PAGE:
When researching last month’s best content marketing, I quickly realized that nothing about the solar eclipse was going to make the list. In July, Warby Parker beat everyone to the scene with a campaign that was equal parts goofy and educational. But in August, everyone from Corona to Krispy Kreme tried to cash in. It was a good example of why newsjacking is a no-no. If your company has no connection to a big pop culture event, it’s okay to sit one out instead of forcing your way into a conversation.
When you do find that marriage of topic and format, that’s when marketing can make its mark. LinkedIn and salary data? A perfect fit. A stock video company and a spoof of millennial ads? Now we’re talking. A dating site and 3D models of eligible bachelors? Okay, you’ll have to trust me on that one. Here are the pieces of content from August that gave us something we couldn’t find anywhere else.
LinkedIn: State of Salary Report 2017
One of the main reasons Microsoft acquired LinkedIn last June for $26 billion was data. The social network for professionals doesn’t generate engagement like Facebook, but it does house valuable insights about where we work and what we do. And LinkedIn’s new State of Salary is the perfect vehicle for that data.
This report is a richly detailed examination of how factors like industry, locations, education, and gender affect our paycheck. It also pairs well with the site’s new Salary tool, a helpful resource sure to reach millions of people for years to come.
Old Spice: Invisible World
The summer box office stunk this year. Why? Netflix, for starters. But also because studios keep betting big on boring action movies that all look exactly the same. Do we really need another film in the Marvel universe? (We really don’t.) We’ve gotten to the point where people are craving something different, even if that means watching an invisible two-hour movie.
Earlier this month, Old Spice and W+K released Invisible World on YouTube and Twitch. And even though the movie is basically a blank screen, save for a few moments with subtitles and quick easter-eggs, it’s been viewed more than 7 million times. This project may not be your typical multimedia project, but it’s attracting serious attention, and some would argue that a blank screen is still better than a lot of what’s in theaters.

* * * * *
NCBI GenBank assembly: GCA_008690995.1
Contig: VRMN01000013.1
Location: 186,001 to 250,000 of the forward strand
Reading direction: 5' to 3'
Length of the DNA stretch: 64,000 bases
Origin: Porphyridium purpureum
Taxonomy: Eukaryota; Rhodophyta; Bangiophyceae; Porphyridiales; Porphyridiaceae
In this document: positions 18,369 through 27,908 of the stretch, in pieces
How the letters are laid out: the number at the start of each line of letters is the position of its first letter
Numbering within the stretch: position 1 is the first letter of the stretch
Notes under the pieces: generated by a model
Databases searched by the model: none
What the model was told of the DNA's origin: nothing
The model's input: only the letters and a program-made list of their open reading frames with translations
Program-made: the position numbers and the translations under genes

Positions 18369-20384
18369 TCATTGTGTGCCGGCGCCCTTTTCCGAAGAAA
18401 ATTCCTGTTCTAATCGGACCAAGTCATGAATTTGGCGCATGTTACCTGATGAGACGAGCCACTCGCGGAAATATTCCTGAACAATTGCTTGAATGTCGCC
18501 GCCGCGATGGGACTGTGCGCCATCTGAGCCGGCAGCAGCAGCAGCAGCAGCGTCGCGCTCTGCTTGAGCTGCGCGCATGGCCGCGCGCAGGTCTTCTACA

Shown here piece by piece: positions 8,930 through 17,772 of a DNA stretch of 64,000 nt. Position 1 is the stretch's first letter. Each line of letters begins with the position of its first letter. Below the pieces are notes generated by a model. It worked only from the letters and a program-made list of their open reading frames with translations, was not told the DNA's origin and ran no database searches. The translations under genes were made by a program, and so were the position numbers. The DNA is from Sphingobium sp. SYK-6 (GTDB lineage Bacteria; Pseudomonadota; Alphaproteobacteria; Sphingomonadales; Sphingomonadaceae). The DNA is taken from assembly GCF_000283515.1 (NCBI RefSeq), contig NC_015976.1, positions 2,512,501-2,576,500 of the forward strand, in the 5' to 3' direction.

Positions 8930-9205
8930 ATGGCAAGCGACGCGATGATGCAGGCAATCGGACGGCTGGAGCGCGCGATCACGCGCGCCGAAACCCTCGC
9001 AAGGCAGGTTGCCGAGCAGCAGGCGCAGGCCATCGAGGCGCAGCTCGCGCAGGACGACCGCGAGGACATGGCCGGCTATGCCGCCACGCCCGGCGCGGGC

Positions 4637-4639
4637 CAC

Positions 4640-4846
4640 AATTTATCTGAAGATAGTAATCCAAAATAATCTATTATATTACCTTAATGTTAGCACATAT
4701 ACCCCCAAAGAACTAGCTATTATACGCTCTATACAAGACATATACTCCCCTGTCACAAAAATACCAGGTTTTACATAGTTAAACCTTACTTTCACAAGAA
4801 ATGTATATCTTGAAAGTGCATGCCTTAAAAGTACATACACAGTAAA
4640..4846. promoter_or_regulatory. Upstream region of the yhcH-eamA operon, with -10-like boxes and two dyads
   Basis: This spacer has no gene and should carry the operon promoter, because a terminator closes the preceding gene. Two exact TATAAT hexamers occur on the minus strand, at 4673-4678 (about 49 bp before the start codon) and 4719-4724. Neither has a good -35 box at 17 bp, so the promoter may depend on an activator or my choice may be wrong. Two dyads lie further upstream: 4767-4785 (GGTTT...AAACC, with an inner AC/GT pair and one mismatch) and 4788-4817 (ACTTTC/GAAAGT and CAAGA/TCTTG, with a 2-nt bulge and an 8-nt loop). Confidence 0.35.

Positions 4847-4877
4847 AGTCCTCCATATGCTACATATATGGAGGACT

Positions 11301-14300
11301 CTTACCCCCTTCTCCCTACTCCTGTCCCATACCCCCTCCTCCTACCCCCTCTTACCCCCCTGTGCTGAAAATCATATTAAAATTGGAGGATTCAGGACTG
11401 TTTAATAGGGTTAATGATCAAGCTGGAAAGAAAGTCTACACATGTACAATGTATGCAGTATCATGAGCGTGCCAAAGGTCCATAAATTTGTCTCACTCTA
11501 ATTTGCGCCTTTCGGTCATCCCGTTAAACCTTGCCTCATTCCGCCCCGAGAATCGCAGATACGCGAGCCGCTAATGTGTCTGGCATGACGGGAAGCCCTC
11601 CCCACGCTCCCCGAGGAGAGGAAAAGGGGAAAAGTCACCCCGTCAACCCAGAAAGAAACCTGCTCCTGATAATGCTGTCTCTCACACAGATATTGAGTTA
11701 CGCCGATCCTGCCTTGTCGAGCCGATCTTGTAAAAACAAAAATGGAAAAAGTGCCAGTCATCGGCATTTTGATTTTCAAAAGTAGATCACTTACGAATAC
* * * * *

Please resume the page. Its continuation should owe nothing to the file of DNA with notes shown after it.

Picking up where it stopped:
Volkswagen: Pete Eckert’s Light Paintings
Car ads always flummox me. They all look the same. There’s a closed track with a nice backdrop, a buffed car, some juiced sound effects, and Jon Hamm explaining why this car is the best/fastest/safest option on the market.
I’ve already mentioned J.D. Power and his mysterious associates on this site, but its 2016 Auto Avoider Study is very clear: The appearance of a car, both interior and exterior, is the biggest influence on purchasing decisions. That’s what makes Peter Eckert’s Volkswagen photographs so effective. Eckert, who lost his eyesight as an adult, shoots photos that manipulate exposure and light. His work capturing the Arteon sportscar is elegant, unique, and artistically cool. If you’re interested in learning more about Eckert and the project, I’d recommend checking out Patrick Coffee’s Adweek profile.
Match.com: Model Males
3D printing has all sorts of practical applications—soap dishes, organizers, keychains—but who needs that when you can make dating site action figures? Last month, Match.com opened a pop-up shop in London full of toy models of bachelors from the site. (The figures weren’t for sale; people who came into the space could take them for free.)
Even though so much of our daily activity takes place online, it’s always interesting when brands go for an event or experiential marketing approach to show off their creative work. Pop-up shops are fairly common for companies that want to sell goods to people. That’s not the case for a dating site, though. As Jamie Rigg from Engadget points out, the campaign “would’ve almost certainly become national news if the genders had been reversed,” but the switch pays off here. Maybe we’ll start to see more digital-first brands finding ways to meet people in-person for a different kind of marketing interaction.
And/Or + Dissolve: This Is a Generic Millennial Ad
Stock video footage is never interesting—unless it’s used like this.
Think I missed anything? Have suggestions for next month’s roundup? You can email me at firstname.lastname@example.org or reach me on Twitter @JordanTeicher on Twitter .